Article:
Legislation extending existing measures to combat financial and economic crime entered into force on 1 January 2015. A corresponding procedure on attorney-client privilege will take effect on 1 March 2015. The new law increases the maximum sanctions for certain financial and economic crimes. Since a critical OECD report in 2013, there has been a greater focus on corruption, both nationally and internationally. This means that companies and their employees and managers are increasingly exposed to criminal prosecution. All the more reason for companies to limit those risks where possible and to establish proper compliance and internal controls to prevent staff from getting involved in corruption-related conduct.
The new legislation introduces the following changes:
- The maximum sanctions for the various types of money laundering are increased.
- The maximum term of imprisonment for economic offenders who systematically violate the law is increased to four years.
- Higher fines can be issued to enterprises that commit financial and economic offences. The courts can impose maximum fines of up to 10% of annual turnover instead of the current EUR 810,000
- Misuse of community funds is now a specific criminal offence.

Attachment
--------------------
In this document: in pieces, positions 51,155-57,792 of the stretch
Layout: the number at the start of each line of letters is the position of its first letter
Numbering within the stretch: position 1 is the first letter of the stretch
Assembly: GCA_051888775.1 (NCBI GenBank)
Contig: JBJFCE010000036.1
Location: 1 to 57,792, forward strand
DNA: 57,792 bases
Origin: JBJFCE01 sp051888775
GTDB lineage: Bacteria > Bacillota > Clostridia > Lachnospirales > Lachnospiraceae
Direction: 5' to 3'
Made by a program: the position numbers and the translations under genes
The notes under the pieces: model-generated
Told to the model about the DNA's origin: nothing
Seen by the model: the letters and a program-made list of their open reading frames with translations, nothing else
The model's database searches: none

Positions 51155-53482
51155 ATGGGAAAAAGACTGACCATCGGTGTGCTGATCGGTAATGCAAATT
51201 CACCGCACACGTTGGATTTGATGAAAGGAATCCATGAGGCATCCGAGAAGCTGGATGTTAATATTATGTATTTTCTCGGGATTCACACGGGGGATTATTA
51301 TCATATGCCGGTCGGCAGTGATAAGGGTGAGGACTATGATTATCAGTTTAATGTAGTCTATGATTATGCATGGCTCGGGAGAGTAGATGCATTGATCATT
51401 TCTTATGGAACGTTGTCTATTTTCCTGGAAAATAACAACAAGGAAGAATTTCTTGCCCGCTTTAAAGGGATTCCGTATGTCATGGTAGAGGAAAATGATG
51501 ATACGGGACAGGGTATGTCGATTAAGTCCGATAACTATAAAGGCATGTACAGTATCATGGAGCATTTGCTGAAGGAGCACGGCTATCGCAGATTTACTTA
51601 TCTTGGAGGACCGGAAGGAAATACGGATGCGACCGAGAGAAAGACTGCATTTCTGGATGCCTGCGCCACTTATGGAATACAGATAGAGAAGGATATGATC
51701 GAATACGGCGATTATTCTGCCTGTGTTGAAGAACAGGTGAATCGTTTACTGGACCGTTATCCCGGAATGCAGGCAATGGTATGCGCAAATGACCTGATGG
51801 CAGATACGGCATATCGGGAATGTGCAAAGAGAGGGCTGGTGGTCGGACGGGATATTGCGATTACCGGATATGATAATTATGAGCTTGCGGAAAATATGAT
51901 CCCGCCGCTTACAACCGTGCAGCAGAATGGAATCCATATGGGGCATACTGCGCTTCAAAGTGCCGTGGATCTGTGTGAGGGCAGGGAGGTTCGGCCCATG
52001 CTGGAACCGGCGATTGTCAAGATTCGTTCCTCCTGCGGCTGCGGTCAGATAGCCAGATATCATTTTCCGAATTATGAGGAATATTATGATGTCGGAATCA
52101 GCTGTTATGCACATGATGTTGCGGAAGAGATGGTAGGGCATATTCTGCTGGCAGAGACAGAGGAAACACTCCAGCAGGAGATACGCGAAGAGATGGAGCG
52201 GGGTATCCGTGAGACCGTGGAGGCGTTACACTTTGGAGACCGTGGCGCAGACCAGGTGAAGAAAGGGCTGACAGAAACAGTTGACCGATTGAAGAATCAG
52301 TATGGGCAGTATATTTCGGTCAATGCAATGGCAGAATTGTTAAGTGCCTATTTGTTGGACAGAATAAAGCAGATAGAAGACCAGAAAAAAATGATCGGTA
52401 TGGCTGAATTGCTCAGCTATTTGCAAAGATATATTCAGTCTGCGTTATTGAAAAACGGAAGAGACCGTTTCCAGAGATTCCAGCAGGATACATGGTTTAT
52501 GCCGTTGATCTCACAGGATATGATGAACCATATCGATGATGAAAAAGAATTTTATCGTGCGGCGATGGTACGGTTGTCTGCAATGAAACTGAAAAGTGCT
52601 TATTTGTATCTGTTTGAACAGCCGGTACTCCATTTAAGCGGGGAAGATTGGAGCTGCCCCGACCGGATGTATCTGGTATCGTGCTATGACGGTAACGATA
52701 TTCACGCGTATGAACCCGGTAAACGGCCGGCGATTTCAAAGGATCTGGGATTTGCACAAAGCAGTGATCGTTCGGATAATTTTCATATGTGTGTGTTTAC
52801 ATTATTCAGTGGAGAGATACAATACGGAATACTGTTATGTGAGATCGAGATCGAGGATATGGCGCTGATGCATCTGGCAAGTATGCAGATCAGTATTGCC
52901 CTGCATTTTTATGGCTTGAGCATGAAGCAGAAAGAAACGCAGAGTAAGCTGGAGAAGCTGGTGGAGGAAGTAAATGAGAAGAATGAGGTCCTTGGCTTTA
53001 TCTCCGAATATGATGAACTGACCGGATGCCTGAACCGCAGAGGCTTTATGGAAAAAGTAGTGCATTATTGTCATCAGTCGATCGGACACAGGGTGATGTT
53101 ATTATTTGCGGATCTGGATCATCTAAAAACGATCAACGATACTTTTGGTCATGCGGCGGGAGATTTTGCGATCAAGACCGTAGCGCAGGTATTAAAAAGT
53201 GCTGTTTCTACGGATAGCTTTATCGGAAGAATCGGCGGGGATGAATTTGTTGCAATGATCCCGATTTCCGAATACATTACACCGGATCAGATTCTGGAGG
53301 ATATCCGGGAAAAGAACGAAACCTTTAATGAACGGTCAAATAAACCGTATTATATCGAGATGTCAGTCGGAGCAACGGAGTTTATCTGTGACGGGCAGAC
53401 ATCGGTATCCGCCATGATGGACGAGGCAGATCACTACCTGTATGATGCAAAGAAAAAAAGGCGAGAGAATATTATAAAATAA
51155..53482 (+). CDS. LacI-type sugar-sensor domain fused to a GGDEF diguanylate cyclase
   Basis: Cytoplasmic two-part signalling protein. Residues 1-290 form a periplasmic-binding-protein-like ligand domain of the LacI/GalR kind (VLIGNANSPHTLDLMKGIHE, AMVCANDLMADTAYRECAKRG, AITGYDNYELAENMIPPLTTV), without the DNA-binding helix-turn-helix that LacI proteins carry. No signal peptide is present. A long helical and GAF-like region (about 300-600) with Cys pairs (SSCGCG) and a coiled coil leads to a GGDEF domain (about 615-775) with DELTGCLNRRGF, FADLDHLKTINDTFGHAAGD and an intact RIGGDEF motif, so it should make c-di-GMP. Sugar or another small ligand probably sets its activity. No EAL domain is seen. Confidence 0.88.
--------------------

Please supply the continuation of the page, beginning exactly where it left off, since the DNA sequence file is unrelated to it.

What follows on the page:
- Corrupt government employees may receive maximum prison terms of six years if they accept favours on account of their position.
As of 1 March 2015, there will be a faster procedure for the seizure of confidential information that is subject to attorney-client privilege. Under the current rules, this type of information is sealed while the district court considers any objections by the attorney in question against the seizure of the information. Under the new rules, the examining judge is authorised to decide on the seizure and examination of the information. Objections and, eventually, a Supreme Court appeal can be lodged against the examining judge’s decision, but is subject to specific time limits. This revised procedure has led to some criticism, such as claims that there are no clear criteria for examining judges to base their decisions on.